BD: What were some of the new technical advancements?
CS: Well, feather was one of them. We've done fur for the other characters and had to create software just to adapt the fur technology for feathers. So that was the first step. Cloth was another one. It was the first time that we've done it right by creating a department dedicated to cloth. But even little things were complicated like populating the city with trees and flowers. Those became our biggest problem complexity wise when the leaves were moving, and the technology we used had to be improved to handle this. And the drool on the bulldog was a science project for a while. So there were all these elements that we tried to overcome as we went through production. But was probably the most complex we've ever made by far.
CS: I think we could do everything, but I wish we had more variety of elements. For instance, more options for human characters or more elements for the parade. But at the end of the day, we managed to do keep everything feel right. It's kind of the process: you go through the challenges and adapt and compromise, but make sure that it doesn't hurt the movie.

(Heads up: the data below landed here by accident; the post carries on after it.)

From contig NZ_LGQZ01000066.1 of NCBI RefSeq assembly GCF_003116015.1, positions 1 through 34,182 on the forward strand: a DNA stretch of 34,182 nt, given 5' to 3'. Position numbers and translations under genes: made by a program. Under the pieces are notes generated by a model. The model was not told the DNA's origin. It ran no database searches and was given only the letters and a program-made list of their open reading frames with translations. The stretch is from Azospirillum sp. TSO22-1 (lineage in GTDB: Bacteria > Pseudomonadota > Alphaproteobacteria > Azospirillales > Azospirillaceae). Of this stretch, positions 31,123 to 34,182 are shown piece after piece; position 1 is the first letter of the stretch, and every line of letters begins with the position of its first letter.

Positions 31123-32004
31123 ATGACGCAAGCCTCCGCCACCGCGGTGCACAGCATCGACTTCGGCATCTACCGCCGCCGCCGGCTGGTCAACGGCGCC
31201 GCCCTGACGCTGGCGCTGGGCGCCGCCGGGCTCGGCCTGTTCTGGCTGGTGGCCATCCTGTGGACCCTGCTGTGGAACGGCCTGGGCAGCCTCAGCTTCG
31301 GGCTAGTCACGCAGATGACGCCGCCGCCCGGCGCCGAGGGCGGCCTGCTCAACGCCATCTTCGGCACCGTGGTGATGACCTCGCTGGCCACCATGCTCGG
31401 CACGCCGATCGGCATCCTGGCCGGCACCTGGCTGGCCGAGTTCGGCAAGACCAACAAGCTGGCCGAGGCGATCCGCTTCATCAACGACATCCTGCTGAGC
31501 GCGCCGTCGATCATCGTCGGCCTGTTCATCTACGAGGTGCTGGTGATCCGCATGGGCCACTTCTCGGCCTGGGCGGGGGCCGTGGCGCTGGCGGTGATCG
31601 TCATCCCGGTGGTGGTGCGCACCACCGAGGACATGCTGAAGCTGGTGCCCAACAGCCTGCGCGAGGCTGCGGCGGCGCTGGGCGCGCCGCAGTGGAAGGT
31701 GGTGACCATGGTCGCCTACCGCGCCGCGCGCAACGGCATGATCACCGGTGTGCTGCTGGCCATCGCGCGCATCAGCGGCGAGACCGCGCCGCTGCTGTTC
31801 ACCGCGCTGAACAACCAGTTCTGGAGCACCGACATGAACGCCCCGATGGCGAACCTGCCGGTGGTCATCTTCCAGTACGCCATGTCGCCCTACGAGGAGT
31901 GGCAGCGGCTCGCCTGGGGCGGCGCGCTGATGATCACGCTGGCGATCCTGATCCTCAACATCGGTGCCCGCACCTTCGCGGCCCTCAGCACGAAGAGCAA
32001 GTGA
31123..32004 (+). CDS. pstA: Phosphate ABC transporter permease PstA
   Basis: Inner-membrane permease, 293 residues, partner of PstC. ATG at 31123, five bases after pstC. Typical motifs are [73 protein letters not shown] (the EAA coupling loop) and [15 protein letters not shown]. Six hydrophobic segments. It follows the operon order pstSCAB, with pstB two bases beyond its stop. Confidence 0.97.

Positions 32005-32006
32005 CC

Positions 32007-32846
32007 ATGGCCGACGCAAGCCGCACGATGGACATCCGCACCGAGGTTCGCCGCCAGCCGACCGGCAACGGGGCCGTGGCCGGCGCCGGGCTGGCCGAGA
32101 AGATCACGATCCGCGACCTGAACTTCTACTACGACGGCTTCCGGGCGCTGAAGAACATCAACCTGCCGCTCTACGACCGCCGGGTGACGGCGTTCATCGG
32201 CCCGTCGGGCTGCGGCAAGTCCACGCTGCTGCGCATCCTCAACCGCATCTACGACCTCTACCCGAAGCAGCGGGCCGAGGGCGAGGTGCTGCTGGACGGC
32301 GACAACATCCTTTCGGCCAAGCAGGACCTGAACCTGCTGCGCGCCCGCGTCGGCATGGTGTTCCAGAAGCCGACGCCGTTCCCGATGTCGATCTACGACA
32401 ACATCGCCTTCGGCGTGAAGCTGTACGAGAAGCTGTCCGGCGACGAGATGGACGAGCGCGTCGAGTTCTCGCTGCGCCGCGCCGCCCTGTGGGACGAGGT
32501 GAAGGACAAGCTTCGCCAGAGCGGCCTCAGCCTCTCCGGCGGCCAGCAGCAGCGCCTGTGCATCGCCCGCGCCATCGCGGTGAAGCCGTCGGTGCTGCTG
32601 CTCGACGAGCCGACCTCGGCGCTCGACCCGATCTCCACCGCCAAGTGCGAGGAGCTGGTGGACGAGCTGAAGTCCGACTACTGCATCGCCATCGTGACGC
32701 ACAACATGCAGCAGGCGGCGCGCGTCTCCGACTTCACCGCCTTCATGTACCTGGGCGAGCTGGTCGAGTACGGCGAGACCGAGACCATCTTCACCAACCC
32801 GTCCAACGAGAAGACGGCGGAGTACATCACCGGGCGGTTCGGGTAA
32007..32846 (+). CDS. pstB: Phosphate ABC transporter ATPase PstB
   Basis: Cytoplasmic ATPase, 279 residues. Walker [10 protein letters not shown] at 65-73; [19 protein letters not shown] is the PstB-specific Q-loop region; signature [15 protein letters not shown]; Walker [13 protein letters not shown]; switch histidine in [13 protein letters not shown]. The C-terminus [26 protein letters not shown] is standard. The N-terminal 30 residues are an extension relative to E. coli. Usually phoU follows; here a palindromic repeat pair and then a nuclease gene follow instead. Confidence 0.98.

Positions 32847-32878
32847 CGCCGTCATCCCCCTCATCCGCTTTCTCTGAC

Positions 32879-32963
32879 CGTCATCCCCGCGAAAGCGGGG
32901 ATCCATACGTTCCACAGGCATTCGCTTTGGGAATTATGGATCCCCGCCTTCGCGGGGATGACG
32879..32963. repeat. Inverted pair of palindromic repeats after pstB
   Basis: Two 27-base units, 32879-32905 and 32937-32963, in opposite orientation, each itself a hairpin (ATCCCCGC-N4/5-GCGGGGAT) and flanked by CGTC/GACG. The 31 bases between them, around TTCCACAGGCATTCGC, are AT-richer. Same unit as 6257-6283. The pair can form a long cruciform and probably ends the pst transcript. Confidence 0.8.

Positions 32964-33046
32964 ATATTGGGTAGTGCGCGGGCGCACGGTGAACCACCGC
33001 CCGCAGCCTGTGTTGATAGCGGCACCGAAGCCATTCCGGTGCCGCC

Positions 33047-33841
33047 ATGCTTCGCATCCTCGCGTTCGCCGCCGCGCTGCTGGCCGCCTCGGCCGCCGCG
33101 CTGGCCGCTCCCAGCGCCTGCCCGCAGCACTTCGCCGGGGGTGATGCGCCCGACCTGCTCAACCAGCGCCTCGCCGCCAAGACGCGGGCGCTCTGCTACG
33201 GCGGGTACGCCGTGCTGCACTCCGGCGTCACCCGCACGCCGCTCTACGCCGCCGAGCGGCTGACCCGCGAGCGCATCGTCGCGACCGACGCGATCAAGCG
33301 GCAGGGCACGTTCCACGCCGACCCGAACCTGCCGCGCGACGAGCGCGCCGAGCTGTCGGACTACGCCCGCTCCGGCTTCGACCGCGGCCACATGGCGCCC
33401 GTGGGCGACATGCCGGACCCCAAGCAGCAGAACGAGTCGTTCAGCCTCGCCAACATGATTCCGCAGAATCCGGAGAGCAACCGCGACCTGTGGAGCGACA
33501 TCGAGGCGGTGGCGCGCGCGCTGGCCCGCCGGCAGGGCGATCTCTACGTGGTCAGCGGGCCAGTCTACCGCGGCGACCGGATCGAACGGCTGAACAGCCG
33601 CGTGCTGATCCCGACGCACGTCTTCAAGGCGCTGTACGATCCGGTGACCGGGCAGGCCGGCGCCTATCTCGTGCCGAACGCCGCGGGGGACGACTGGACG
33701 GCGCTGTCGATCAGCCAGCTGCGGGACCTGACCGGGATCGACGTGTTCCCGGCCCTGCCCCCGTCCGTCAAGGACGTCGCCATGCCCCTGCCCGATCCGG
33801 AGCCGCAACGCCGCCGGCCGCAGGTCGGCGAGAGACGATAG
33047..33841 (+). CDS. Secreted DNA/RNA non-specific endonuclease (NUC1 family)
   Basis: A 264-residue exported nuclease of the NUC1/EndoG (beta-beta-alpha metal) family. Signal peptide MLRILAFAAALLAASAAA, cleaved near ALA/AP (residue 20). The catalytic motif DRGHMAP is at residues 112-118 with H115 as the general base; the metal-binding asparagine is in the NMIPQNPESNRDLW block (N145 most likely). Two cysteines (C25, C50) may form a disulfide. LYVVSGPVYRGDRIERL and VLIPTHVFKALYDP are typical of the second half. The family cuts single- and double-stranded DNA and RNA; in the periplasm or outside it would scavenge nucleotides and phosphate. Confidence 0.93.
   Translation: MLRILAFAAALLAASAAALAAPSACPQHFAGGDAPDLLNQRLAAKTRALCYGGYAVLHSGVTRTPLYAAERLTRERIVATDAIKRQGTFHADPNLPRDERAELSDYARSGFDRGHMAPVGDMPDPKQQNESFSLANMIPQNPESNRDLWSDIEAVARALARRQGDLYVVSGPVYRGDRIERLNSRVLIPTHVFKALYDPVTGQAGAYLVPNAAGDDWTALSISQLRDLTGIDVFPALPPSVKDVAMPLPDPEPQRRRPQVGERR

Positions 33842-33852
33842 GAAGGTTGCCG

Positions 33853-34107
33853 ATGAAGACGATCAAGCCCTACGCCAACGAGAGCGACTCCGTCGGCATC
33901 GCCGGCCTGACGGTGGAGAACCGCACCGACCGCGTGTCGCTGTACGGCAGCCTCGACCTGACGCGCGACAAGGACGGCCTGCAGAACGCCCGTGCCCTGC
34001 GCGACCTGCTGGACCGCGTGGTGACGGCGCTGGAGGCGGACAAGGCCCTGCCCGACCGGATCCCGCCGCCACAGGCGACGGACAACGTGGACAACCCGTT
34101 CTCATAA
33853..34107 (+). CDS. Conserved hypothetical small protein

BD: Was the Carnival parade the hardest part?
CS: Yes, when we talked about it and I explained that there were going to be a few thousand people with floats and costumes, my crew thought it was going to be impossible. And the good thing was that we started with that in the first three months of production, and I needed to lock that sequence and start animating it in the middle of the schedule so we had the time to execute it, and my job was to convince them that they could do it. And little by little you could see their confidence grow as we were achieving it. And when we saw that first frame of the parade and all the characters were dancing with the floats and with the lights, it was an amazing accomplishment.
BD: And how gratifying was the musical accomplishment?
CS: It was one of the best experiences I've had musically. I continually had the music playing in the background because I felt that people needed to feel the emotion of the movie through unique and great music that I don't think has been done in movies before. I wanted to represent Brazilian music on many different levels and nothing better than having Sergio Mendes on board to help carve that out. And my composer, John Powell, after I told him he was going to have to immerse himself in Brazilian music and percussion, he said he was on board.
BD: What are you doing next?
CS: We've got a few ideas brewing. We got the rights to do Ferdinand the Bull, so we're developing that but it's not set in stone yet. You know, this is a long-term commitment, and once I pick one of these projects, I know that I'm stuck with it for three or four years, so I'm being very careful. I'm going to take a break to reboot and get my mind on track and just start to focus on some of these other ideas.
Bill Desowitz is senior editor of AWN & VFXWorld.